The Football Supporters Federation and Supporters Direct are concerned about the involvement of Joseph Cala at Gateshead. We are aware of his background and attempts to enter English football at both Portsmouth and Morecombe where local fans questioned his motives. Our organisation supports football fans across the country and will offer help and assistance to concerned Gateshead fans, and we look forward to attending their meeting this Thursday.
In September, the club was placed under transfer embargo after going significantly over budget last season, which saw the team finish in seventeenth place in the table. The club remains under the same embargo now, with a squad of just sixteen senior players before the sale of Fraser Kerr to Hartlepool United and Scott Boden to Chesterfield. And towards the end of last month captain Scott Barrow claimed that he was being touted around clubs by Cala and, according to Barrow, “an agent that doesn’t even work for me.” On top of all of that, the sale of Kerr was reportedly done behind the back of new manager Ben Clarke, who reportedly only found out about it hours before it was completed. This is the behaviour of someone who wants to lose the manager who’s working tiny miracles to give his club the chance of a place in the Football League, against all the odds. It’s both psychopathic and self-destructive.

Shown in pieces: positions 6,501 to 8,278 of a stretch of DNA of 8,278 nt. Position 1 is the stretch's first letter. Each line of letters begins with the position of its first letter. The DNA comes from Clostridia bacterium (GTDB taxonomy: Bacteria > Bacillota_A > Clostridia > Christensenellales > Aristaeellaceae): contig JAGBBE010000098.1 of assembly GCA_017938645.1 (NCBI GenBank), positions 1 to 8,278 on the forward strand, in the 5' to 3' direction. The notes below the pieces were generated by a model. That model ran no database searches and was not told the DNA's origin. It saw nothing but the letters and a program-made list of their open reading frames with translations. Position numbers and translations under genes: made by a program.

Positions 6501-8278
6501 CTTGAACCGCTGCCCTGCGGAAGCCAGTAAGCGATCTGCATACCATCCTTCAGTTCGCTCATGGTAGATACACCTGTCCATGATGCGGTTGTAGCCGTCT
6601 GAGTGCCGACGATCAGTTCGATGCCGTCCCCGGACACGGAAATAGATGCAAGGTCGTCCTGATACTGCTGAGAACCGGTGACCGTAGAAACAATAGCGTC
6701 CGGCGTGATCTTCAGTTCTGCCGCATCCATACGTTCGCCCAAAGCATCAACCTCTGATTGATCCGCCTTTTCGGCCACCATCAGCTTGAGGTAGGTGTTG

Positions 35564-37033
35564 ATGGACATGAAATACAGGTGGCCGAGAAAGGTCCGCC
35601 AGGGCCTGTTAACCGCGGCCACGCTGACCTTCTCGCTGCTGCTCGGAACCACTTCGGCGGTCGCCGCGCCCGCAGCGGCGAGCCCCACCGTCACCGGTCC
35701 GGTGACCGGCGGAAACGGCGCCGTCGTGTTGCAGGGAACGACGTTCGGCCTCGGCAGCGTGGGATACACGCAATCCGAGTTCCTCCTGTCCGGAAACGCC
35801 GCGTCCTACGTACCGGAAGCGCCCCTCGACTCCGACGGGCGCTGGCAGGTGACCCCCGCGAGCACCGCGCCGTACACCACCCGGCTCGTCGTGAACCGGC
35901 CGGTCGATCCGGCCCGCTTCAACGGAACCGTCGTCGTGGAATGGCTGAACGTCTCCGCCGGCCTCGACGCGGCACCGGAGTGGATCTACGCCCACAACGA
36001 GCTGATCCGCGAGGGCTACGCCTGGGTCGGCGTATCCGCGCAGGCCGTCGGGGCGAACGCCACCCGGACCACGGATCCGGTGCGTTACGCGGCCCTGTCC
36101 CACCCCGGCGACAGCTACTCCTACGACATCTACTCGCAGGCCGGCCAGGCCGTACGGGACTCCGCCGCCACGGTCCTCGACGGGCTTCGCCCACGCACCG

Joseph Cala doesn’t appear on the records at Companies House at all, and the footprint left by Dr Ranjan Varghese is surprisingly tiny as well, for an international businessman based out of Hong Kong. This is his only ever appointment as a company director, according to their website. Cala failed the Owners and Directors Test, but this hasn’t stopped him from being given the mildly amusingly board-member-like title of “Chief Financial Advisor” since he’s been at Gateshead. Well, it’s almost CFO or CEO.